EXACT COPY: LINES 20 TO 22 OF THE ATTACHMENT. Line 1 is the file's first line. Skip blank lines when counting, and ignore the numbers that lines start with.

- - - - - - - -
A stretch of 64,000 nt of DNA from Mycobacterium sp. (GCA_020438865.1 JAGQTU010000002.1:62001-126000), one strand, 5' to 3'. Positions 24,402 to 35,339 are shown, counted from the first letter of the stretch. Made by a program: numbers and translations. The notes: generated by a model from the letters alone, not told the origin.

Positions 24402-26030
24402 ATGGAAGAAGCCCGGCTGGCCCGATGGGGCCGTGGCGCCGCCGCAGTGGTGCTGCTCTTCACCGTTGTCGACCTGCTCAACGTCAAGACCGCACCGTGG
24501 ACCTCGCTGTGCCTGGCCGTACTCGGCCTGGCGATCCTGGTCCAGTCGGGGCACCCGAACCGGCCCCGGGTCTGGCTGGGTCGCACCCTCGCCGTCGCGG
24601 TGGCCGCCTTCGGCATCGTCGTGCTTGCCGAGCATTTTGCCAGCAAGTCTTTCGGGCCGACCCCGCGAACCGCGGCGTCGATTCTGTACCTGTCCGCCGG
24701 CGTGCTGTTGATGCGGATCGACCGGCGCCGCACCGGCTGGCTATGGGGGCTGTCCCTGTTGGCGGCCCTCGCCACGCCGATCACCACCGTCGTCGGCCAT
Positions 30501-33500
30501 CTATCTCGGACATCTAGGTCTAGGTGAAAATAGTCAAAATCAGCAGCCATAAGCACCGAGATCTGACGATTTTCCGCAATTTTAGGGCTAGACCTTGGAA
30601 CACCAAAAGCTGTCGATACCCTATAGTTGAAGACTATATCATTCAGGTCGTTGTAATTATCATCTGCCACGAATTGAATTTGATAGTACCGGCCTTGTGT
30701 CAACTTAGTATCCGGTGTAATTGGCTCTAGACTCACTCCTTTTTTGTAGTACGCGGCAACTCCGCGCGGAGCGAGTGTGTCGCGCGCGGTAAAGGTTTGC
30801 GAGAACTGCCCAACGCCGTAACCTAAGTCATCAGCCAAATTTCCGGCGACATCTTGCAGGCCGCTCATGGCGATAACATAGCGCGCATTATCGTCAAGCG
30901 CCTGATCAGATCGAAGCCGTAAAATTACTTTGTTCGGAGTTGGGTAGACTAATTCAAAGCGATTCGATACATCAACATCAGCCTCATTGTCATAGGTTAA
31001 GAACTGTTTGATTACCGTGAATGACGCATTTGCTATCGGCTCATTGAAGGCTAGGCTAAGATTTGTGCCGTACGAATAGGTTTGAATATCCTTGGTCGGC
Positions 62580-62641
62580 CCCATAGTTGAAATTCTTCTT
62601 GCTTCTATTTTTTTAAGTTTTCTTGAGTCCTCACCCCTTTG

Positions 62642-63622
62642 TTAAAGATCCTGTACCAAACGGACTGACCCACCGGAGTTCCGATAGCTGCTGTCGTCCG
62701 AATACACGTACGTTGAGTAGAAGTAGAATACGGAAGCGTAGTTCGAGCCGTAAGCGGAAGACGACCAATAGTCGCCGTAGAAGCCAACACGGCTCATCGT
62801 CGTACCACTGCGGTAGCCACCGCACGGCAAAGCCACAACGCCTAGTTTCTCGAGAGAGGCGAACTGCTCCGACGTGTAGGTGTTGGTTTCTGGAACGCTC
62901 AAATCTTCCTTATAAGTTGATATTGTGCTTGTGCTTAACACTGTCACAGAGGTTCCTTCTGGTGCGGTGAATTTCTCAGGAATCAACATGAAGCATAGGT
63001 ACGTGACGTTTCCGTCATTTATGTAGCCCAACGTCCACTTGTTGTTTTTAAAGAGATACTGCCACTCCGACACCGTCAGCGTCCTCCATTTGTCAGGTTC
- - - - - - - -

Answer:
62801 CGTACCACTGCGGTAGCCACCGCACGGCAAAGCCACAACGCCTAGTTTCTCGAGAGAGGCGAACTGCTCCGACGTGTAGGTGTTGGTTTCTGGAACGCTC
62901 AAATCTTCCTTATAAGTTGATATTGTGCTTGTGCTTAACACTGTCACAGAGGTTCCTTCTGGTGCGGTGAATTTCTCAGGAATCAACATGAAGCATAGGT
63001 ACGTGACGTTTCCGTCATTTATGTAGCCCAACGTCCACTTGTTGTTTTTAAAGAGATACTGCCACTCCGACACCGTCAGCGTCCTCCATTTGTCAGGTTC